Obama won a great victory in 2008 that he took as a mandate for European-style social democracy. The subsequent counterrevolution delivered a staggering rebuke in 2010. Under our incremental system, however, a rebuke delivered is not a mandate conferred. That awaits definitive resolution: the rubber match of November 2012.
I have every sympathy with the counterrevolutionaries. Their containment of the Obama experiment has been remarkable. But reversal is simply not achievable until conservatives receive a mandate to govern from the White House.
Lincoln is reputed to have said, "I hope to have God on my side, but I must have Kentucky." I don't know whether conservatives have God on their side (I keep getting His voice mail), but I know they don't have Kentucky. They don't have the Senate or the White House. And under our constitutional system, you cannot govern from one house. Today's resurgent conservatism, with its fidelity to constitutionalism, should be particularly attuned to this constraint of deliberately separated powers.
Trying to turn a blocking minority into a governing authority is not just counter-constitutional in spirit, but self-destructive in practice.
Consider the Boehner plan for debt reduction. The Heritage Foundation's advocacy arm calls it "regrettably insufficient." Of course it is. That's what happens when you control only half a branch. But its achievements are significant. It is all cuts, no taxes. It establishes the precedent that debt-ceiling increases must be accompanied by equal spending cuts. And it provides half a year to negotiate more fundamental reform and keep debt reduction in the public eye.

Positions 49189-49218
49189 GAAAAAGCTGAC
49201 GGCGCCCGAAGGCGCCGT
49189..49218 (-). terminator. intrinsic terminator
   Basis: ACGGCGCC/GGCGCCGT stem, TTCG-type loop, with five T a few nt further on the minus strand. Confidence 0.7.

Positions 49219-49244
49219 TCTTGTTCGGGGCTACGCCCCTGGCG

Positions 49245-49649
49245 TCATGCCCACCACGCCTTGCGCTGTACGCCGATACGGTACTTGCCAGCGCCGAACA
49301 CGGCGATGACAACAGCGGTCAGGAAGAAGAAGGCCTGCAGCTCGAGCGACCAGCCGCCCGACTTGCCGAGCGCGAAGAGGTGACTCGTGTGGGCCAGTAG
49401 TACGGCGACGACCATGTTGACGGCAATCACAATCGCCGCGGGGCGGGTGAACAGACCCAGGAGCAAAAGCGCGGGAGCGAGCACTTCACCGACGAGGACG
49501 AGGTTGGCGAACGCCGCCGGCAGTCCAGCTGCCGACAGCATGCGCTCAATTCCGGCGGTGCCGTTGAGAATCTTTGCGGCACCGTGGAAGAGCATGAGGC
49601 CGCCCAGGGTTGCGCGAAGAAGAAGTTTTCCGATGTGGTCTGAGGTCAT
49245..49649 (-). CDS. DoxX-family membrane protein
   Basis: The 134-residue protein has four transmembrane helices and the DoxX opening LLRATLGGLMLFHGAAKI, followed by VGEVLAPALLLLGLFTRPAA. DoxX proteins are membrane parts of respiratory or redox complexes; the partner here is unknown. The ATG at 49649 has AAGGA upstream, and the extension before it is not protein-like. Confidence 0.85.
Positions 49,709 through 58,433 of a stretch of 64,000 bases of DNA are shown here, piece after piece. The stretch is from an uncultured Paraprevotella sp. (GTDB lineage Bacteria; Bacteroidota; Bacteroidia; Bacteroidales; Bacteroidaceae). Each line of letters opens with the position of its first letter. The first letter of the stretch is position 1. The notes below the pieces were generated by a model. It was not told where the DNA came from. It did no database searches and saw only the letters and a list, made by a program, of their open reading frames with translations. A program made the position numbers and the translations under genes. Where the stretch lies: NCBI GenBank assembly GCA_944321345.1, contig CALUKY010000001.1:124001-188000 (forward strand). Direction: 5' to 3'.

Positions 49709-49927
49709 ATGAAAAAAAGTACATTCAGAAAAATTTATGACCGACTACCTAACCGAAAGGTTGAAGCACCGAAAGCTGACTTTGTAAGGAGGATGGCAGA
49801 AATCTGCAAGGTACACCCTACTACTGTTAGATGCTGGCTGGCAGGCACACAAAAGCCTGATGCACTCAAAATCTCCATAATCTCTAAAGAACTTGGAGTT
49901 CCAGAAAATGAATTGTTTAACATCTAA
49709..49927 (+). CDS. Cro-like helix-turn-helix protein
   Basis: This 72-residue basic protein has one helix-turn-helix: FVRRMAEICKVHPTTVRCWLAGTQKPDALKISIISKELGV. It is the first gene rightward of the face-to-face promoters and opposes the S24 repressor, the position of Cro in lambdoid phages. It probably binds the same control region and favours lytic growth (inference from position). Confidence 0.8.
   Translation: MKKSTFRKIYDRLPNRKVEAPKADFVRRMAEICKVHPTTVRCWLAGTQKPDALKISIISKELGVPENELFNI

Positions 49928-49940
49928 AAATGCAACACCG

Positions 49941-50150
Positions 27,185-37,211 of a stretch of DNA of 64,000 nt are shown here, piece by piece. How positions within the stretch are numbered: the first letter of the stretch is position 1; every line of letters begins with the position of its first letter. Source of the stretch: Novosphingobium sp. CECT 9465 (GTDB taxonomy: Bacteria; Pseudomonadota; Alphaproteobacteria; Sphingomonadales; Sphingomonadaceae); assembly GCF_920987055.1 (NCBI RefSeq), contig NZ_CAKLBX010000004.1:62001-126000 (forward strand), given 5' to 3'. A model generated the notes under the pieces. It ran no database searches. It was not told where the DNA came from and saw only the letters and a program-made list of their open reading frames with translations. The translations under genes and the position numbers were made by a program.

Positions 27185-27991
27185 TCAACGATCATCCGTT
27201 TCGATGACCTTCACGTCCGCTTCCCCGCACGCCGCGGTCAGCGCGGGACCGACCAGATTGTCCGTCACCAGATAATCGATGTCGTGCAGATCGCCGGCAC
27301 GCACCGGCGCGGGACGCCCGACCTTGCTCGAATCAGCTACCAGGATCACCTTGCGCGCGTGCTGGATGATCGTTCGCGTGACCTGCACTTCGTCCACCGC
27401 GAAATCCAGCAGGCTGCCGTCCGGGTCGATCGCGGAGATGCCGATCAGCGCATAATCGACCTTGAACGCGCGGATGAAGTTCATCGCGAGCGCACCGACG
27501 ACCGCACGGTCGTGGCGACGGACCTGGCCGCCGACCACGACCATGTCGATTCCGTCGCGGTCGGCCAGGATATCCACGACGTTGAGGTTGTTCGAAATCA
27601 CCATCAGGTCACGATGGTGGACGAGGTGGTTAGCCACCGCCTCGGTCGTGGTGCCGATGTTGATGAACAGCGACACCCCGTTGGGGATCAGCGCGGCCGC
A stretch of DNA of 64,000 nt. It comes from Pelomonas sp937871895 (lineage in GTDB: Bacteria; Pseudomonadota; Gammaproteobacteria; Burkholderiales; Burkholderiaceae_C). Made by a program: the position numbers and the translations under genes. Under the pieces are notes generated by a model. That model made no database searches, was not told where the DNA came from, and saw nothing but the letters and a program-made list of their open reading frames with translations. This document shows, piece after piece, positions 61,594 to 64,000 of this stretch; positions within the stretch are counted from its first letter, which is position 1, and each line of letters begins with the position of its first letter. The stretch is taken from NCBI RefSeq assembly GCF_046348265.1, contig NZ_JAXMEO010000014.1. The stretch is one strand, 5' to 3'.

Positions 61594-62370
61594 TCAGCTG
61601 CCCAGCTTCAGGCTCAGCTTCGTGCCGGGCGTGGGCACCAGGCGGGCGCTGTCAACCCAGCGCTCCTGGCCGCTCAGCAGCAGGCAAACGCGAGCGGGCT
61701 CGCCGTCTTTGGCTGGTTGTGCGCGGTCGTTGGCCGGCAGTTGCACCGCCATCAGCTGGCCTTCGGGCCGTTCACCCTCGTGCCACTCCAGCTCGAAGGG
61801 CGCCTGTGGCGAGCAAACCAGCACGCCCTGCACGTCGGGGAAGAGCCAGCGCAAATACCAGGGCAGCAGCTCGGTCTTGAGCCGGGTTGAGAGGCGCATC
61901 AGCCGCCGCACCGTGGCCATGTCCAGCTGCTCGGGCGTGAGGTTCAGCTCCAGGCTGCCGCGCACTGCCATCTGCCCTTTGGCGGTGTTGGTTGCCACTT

I am biased about the Boehner plan because for weeks I've been arguing for such a solution: a half-year debt-ceiling hike with dollar-for-dollar cuts, followed by intensive negotiations on entitlement and tax reform. It's clean. It's understandable. It's veto-proof. (Obama won't dare.) The Republican House should have passed it weeks ago.
After all, what is the alternative? The Reid plan, with its purported $2 trillion of debt reduction? More than half comes from not continuing surge spending in Iraq and Afghanistan for 10 years. Ten years? We're out of Iraq in 150 days. It's a preposterous "saving" of an entirely fictional expenditure.
The Congressional Budget Office has found that Senate Majority Leader Harry Reid's other discretionary savings were overestimated by $400 billion. Not to worry, I am told Reid has completely plugged that gap: There will be no invasion of Canada next year. Huge savings.
The Obama plan? There is no Obama plan.
And the McConnell plan, a final resort that punts the debt issue to Election Day, would likely yield no cuts at all.
Obama faces two massive problems: jobs and debt. They're both the result of his spectacularly failed Keynesian gamble: massive spending that left us with a stagnant economy, high and chronic unemployment, and a staggering debt burden. Obama is desperate to share ownership of this failure. Economic dislocation from a debt-ceiling crisis would serve that purpose: Those crazy tea partyers ruined the recovery!
Why would any conservative collaborate with that? November 2012 constitutes the new conservatism's one chance to restructure government and change the ideological course of the country. Why risk forfeiting that by offering to share ownership of Obama's wreckage?
Charles Krauthammer is a Washington Post columnist.